What does “bwick” have that “bnick” does not? – Adam Albright (MIT)

January 31, 2006 all-day

Native speakers of English generally agree that although “blick” is not actually a word, it is quite plausible as one; “bwick”, on the other hand, is somewhat odd, and “bnick” is impossible. What computations are used to make these assessments, and what types of knowledge do they rely on? In this talk I contrast two classes of models of gradient wordlikeness: exemplar-based/lazy learning models, in which novel words are compared to the lexicon of existing words, vs. sequence-based/n-gram type models, in which the likelihood of novel words depends on the probability of their subparts. It is often assumed that an exemplar approach is necessary in modeling gradient wordlikeness, since both [bw] and [bn] are non-occurring zero probability sequences, yet [bw] is more similar to existing [br], [bl], etc. I present a sequence-based model that overcomes this difficulty by considering natural classes sets of sounds that share phonological feature values. I show that when we compare the predictions of these models against human judgments, a sequential model that uses natural classes outperforms nearest-neighbor/exemplar-based models in a variety of important respects.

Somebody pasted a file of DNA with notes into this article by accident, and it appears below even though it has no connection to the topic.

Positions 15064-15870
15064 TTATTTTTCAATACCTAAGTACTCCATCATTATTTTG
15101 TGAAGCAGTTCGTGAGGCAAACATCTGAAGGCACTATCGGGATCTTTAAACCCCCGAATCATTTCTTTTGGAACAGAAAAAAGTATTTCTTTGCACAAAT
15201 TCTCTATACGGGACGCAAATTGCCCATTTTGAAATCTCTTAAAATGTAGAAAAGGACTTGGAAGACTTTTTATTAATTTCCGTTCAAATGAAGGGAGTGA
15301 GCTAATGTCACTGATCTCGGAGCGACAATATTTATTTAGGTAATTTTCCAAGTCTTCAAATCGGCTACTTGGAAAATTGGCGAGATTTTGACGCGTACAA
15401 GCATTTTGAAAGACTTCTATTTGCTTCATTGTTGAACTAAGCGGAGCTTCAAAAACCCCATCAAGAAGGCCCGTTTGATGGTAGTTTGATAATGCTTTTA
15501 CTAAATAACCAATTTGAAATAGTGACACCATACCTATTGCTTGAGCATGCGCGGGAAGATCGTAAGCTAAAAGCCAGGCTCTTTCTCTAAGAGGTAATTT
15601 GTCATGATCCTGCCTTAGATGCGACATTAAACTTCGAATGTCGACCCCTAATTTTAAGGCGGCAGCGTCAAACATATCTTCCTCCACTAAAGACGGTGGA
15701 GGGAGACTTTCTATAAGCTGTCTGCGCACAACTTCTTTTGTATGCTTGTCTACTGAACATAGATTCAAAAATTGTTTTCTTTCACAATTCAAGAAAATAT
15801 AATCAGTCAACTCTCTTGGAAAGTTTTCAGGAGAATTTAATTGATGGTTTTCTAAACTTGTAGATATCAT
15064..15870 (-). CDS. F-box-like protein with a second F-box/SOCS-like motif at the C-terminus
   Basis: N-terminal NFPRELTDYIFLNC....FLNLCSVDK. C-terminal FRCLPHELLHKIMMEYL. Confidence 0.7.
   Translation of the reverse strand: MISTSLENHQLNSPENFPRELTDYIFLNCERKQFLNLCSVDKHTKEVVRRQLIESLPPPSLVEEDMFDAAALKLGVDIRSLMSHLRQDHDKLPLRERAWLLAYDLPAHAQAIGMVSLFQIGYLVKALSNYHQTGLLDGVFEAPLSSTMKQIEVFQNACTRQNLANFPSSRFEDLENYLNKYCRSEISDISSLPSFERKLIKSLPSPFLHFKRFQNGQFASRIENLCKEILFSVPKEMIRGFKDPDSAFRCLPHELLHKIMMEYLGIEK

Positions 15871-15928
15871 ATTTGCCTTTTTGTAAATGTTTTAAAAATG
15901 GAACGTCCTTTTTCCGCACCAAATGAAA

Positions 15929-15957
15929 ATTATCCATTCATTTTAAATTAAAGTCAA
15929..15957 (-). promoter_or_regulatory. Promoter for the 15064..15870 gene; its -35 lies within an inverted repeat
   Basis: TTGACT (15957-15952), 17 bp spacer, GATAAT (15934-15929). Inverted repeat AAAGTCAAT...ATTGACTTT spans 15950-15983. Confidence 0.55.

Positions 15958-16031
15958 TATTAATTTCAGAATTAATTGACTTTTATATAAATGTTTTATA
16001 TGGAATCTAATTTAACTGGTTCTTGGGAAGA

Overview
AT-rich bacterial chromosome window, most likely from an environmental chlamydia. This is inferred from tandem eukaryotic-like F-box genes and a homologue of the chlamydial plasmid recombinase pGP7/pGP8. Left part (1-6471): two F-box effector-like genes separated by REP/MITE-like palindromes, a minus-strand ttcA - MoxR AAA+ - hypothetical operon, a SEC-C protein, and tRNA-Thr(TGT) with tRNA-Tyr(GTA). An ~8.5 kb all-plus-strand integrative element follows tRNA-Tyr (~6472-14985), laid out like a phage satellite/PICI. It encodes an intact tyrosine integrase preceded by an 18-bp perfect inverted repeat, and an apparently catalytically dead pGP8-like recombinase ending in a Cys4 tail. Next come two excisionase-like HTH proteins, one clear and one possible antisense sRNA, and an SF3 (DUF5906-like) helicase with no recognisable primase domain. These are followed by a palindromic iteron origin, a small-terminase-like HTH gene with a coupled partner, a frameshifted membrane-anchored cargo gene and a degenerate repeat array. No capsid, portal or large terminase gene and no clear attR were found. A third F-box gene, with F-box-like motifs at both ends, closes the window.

Adam Albright received his Ph.D. in linguistics from UCLA in 2002. He was a Faculty Fellow at UC Santa Cruz from 2002-2004, and is currently an Assistant Professor at MIT. His research interests include phonology, morphology, and learnability, with an emphasis on using computational modeling and experimental techniques to investigate issues in phonological theory.

Johns Hopkins University

Johns Hopkins University, Whiting School of Engineering

Center for Language and Speech Processing
Hackerman 226
3400 North Charles Street, Baltimore, MD 21218-2680

Center for Language and Speech Processing